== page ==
pineapplesI had leftover pineapple chunks and used them instead of rounds.



1…but liquor is quicker.

I’ve been deathly ill since Friday and don’t seem to be getting any better, despite having marinated in VapoRub all weekend long. I thought I had the croup, but am now convinced that it’s galloping consumption. In addition, I’ve lost my voice. Am seriously considering hanging a small slate around my neck and communicating via chalk missives. I tried sign language at work today, but don’t think the single crude finger signal I know counts as proper signing.

I’ve been self-medicating with OTC meds and bagfuls of Ricola, but those little suckers aren’t very effective. My mother suggested a home-brewed concoction, and though it may sound a bit iffy at first, you’ll warm to it as soon as you see there’s a little sneaky peek in the mix. It’s not a cure-all, maybe not even a cure-anything, but it’s a wonderfully soothing nightcap. ¡Salud!


1 cup milk
1 cinnamon stick
2 tablespoons honey (more to taste)
¼ cup dark rum

-Bring all ingredients to a slow simmer over medium heat.
-Pour into mug and serve.

DSC_0003P.S.This is not a Bacardí endorsement. I just couldn’t get Flor de Caña.


1broccolirawI was out of town the week before last and came home to a near-empty fridge and a series of dinners that I can’t even recall right now, they were so unmemorable. I think there was a lot of cereal. And plain spaghetti.

This dinner lethargy spilled over into the weekend and again, I stared into a vacant ice box. There were some flour tortillas, a tiny tub of mango and red onion salsa (which I have yet to throw away), a container with leftover red bell pepper tops and bottoms, a depleted box of Maison du Chocolat assorted chocolates, vermouth, and a bag of carrots which are starting to sprout monster roots. Not my finest moment. I did, however, have a drawerful of beautiful broccoli rabe which I was determined to eat my way through this weekend. And I did. All 3.5 pounds of it. If you’re wondering how I didn’t get sick of it, see below for the various interpretations of that brash, biting green (which is a relative of the turnip, and not broccoli, if you were wondering):

SATURDAY: Broccoli rabe “fritto” – inspired by the Zuni Café Cookbook

1 bunch broccoli rabe
2 cups flour (unbleached all-purpose or whole wheat)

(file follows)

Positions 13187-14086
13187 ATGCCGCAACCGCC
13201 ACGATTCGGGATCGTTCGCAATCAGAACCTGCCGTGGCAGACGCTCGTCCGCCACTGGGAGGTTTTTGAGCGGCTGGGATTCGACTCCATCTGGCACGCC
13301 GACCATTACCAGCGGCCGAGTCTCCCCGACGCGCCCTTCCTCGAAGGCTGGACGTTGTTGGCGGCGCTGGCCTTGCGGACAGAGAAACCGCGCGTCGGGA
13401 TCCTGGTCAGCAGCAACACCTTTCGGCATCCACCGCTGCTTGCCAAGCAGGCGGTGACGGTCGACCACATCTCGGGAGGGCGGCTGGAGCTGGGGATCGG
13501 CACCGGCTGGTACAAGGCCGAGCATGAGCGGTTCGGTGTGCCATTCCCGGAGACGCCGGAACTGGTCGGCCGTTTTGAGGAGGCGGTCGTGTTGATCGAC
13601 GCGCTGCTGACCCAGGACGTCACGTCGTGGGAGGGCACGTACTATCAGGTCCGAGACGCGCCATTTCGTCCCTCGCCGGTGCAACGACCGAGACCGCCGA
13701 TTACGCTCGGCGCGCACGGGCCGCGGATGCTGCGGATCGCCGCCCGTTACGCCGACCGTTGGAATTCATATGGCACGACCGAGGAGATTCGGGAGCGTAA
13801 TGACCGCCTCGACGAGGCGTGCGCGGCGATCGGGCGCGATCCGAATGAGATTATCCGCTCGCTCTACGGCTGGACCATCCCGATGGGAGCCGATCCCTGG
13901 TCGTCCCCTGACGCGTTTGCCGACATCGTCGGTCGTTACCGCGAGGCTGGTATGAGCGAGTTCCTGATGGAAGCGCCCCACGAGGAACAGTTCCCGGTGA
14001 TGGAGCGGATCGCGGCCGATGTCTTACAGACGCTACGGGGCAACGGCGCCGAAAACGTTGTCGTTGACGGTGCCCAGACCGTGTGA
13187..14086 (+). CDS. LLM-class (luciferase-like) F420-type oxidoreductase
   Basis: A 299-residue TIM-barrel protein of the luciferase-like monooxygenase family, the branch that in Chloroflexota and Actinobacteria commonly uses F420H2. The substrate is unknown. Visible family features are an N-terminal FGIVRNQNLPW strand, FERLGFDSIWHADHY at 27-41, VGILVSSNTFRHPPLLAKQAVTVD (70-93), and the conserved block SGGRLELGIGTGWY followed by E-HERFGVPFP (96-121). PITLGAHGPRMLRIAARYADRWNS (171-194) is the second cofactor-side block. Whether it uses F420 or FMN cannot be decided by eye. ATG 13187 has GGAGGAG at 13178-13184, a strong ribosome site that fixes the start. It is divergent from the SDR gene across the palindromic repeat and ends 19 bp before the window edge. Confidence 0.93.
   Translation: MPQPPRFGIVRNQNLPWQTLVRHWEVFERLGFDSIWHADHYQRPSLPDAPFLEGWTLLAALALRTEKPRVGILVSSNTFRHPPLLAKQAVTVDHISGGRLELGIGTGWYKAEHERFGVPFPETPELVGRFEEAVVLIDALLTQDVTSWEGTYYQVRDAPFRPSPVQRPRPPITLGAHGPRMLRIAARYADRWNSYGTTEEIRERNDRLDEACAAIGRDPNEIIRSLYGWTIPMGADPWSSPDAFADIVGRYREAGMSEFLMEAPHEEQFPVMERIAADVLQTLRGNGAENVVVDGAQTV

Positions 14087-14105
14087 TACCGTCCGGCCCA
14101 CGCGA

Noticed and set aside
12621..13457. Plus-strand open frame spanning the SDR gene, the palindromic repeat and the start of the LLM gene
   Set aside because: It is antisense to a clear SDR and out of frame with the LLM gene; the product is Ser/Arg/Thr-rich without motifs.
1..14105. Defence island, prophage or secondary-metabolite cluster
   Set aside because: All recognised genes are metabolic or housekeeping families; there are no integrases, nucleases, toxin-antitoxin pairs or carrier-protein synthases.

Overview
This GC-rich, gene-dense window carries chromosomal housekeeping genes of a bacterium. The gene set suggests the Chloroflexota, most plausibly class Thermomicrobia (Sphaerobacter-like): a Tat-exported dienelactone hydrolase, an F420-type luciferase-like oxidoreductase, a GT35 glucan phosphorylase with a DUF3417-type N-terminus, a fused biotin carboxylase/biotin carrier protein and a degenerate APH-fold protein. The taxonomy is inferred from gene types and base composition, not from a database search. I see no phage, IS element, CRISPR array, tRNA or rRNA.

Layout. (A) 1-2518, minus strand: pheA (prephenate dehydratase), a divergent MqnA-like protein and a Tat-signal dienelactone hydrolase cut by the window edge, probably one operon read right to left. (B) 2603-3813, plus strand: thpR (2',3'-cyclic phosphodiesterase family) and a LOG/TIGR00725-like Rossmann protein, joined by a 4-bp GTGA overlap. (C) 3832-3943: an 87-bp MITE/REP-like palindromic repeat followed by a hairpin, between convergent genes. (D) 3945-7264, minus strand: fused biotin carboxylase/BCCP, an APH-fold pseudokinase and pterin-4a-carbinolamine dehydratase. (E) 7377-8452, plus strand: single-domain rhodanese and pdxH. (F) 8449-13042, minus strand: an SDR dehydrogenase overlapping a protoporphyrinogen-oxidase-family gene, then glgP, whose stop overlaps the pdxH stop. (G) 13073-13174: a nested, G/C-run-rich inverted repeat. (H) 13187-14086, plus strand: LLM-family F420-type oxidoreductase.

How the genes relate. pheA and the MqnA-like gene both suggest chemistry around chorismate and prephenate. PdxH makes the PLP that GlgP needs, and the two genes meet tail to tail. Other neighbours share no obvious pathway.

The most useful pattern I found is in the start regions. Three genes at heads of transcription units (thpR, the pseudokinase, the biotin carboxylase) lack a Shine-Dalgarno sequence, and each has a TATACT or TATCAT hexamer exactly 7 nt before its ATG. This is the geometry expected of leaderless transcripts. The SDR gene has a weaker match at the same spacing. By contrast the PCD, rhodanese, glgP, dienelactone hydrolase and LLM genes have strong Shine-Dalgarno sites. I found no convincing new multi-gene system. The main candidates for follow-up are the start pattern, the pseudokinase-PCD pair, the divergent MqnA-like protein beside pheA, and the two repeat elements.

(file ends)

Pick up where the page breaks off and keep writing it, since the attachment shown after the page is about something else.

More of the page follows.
1 cup cornmeal
2 cups plain yogurt
vegetable oil
salt & pepper

-In one shallow dish, spread out the flour and cornmeal and combine well. Pour the yogurt into another shallow dish and season generously with salt and pepper.
-Heat about two inches of vegetable oil in a frying pan over medium-high heat.
-Meanwhile, one at a time, dunk each stalk of broccoli rabe into the yogurt then coat with the flour mix. Lay the coated broccoli on a baking rack.
2coatedOnce all the broccoli rabe is coated, fry until golden in the hot oil. Make sure the broccoli bubbles somewhat violently when you place it in the oil: if you try in cool oil you’ll have a wilted, soggy mess. Also, don’t overcrowd the pan.
Transfer the fried broccoli rabe to a paper towel-lined plate and sprinkle with salt.

3friedSUNDAY: Broccoli rabe with toasted bulgur wheat and dates

1 cup bulgur wheat
2 cups water
olive oil
1/3 cup dried dates, chopped
1 bunch broccoli rabe
2 garlic cloves
½ teaspoon red pepper flakes
salt & pepper
anchovy fillets (optional)

-Set water to boil in a large pot.
-Separately, in a small saucepan, start the wheat. Heat about 1 tablespoon olive oil over medium-high heat. Add the bulgur wheat and cook, stirring, until deep golden and toasty. Add dates, 1 teaspoon salt, a few generous grindings of pepper, and water. Boil until the wheat’s surface is visible, reduce the heat to low, cover, and cook until all water is absorbed, about 15 minutes. Set aside.
-Cook broccoli rabe in boiling water with 1 tablespoon salt until tender, 2 to 3 minutes. Drain, run under cold water until cool enough to handle, drain again, and transfer to a cutting board. Coarsely chop broccoli rabe.
-Heat 2 tablespoons oil in a large skillet over high heat. Add garlic and red pepper flakes and cook, stirring, 1 to 2 minutes. Add broccoli rabe and sauté until heated through, about 3 minutes. Season with salt and pepper.
-Serve broccoli rabe atop bulgur wheat. Top wih anchovy fillet.

4withdatesMONDAY: Broccoli rabe, bacon, and cannellini bean pasta

2 strips good bacon
½ teaspoon red pepper flakes
olive oil
2 garlic cloves, finely sliced
1 15-oz. can cannellini beans, drained
1 bunch about 12 oz. broccoli rabe